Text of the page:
2007 Kia Sedona Radiator fans

Tiny
MOONZE
  • MEMBER
  • 2007 KIA SEDONA
  • 6.1L
  • 6 CYL
  • 2WD
  • AUTOMATIC
  • 97,000 MILES
I'm getting a check engine light. The code reader says its the Fan Control Module. I bought and new one, and the same problem. My fans are not coming on. I ran the fans directly to the battery and they come on that way.
I called the auto store and they suggested to replace the Temperature sensor. I bought the part, but dont know where it is located on the vehicle. If this is not the problem is there anything else I can try?
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Monday, August 3rd, 2015 AT 8:25 AM

3 Replies

Tiny
CARADIODOC
  • EXPERT
Actually, the diagnostic fault code did not say to replace a part. They never do. Fault codes only indicate the circuit or system that needs further diagnosis, or the unacceptable operating condition. When a part is referenced in a fault code, it is only the cause of that code about half of the time. You also have to consider grounded or broken wires, stretched or corroded connector terminals, and mechanical problems related to that part.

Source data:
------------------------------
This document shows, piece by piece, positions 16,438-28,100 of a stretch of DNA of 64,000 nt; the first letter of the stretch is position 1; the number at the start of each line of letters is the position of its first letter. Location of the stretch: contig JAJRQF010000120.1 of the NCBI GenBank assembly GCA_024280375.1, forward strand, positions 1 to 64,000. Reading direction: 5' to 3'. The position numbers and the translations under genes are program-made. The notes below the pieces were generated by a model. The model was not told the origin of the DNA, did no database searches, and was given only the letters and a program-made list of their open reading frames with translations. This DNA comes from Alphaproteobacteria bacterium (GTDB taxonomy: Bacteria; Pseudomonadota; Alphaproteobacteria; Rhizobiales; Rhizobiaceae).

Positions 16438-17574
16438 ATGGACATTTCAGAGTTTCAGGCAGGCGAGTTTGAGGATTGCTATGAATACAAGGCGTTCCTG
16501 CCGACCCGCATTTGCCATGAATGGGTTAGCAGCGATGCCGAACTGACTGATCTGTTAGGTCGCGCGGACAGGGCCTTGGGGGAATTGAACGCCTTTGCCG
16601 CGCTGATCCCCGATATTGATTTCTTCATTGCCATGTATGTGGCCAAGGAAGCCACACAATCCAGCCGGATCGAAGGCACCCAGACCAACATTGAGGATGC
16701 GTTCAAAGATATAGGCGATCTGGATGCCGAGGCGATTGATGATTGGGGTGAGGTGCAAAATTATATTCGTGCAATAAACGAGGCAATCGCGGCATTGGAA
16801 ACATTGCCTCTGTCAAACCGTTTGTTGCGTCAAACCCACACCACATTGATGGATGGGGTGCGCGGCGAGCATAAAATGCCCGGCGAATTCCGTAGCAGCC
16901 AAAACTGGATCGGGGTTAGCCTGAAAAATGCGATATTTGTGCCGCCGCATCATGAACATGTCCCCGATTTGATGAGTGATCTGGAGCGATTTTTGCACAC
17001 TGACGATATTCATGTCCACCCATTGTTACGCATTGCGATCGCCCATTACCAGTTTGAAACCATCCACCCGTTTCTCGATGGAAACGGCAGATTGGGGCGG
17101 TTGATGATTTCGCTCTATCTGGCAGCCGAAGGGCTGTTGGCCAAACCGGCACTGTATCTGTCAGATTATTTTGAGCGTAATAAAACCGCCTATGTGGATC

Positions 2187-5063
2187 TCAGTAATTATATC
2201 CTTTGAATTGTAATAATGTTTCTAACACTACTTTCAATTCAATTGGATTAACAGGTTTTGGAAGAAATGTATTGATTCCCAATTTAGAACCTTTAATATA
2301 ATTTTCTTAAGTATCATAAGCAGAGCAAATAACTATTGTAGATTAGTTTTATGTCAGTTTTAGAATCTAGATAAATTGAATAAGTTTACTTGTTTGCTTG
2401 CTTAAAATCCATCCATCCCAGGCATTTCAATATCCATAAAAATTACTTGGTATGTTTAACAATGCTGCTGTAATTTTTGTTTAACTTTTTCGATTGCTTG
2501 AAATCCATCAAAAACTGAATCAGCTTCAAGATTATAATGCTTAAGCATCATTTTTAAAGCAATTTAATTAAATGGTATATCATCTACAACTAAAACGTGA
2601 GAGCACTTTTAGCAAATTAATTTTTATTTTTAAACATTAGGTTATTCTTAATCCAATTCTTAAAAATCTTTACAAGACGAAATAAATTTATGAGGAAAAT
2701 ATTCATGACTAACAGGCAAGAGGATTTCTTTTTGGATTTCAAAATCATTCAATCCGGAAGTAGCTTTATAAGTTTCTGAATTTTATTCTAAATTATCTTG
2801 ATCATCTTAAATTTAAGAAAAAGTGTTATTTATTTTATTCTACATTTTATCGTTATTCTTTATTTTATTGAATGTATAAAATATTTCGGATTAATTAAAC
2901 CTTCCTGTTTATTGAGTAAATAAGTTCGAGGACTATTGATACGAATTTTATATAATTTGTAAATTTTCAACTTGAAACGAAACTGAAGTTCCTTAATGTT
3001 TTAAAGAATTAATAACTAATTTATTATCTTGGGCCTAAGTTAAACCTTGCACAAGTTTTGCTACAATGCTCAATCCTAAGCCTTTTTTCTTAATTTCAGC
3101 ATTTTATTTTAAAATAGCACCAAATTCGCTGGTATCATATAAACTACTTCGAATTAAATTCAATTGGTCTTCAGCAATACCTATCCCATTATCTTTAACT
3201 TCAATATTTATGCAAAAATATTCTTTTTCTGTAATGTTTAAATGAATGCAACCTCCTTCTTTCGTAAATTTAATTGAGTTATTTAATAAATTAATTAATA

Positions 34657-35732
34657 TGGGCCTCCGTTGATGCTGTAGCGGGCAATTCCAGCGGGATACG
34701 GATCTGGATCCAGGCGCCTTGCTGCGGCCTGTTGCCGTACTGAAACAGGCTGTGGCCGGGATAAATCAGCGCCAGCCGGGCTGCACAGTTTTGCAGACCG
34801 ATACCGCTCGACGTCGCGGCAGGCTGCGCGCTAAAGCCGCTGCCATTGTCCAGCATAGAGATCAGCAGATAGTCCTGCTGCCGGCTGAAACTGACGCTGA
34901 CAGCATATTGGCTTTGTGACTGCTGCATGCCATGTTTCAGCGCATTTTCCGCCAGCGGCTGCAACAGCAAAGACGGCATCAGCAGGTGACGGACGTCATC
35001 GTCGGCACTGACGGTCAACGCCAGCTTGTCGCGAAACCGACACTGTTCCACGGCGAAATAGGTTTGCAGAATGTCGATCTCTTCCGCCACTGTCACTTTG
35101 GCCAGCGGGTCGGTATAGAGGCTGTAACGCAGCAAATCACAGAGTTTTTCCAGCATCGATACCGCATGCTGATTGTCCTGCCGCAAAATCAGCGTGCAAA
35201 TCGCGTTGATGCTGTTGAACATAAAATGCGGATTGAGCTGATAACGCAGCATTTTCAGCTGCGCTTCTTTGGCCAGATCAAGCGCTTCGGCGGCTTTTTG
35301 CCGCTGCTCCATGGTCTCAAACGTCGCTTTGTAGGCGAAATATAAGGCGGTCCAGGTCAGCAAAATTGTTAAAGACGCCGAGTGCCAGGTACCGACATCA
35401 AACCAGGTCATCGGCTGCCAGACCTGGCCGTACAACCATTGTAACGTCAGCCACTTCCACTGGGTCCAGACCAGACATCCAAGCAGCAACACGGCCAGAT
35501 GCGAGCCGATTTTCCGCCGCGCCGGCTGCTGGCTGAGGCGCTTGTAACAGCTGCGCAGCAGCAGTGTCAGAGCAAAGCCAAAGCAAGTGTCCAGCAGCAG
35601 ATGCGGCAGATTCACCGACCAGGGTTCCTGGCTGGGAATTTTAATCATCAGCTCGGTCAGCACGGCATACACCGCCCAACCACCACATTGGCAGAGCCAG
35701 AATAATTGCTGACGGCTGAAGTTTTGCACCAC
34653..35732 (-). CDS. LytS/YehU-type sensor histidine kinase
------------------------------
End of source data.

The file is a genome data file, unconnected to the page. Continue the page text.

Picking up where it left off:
In this case a typical failure would be a tight fan motor that overheated the control module which shorted and blew a fuse or fuse link wire. That would require replacing three parts. You may have replaced one that was needed, but that's as far as you went.

The people at auto parts stores are not the ones to call for advice. They understand how to find and sell parts, not diagnose and repair problems.
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Monday, August 3rd, 2015 AT 11:35 PM
Tiny
MOONZE
  • MEMBER
Thanks for the response.
The code I received is, P0480. Looking into the engine area and following the lines to the fans, I see no visible corrosion, or any fuse links in between. I also have looked for any fan relays in the fuse box or any fuses for the fans, and there are none.
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Tuesday, August 4th, 2015 AT 8:19 AM
Tiny
CARADIODOC
  • EXPERT
There is a fan relay mounted on the back of the fan assembly, but we can skip past that for now. Go right to the 8-pin plug for the fan control module and unplug it. There should be three black wires. Use an ohm meter to measure their continuity to ground. Two should have continuity;... Maybe a couple of ohms. Once those are identified, the third one should have 12 volts. That may only show up when the engine is running. If you never find that 12 volts, we have to work backward to see where it's getting lost.
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Wednesday, August 5th, 2015 AT 6:53 PM

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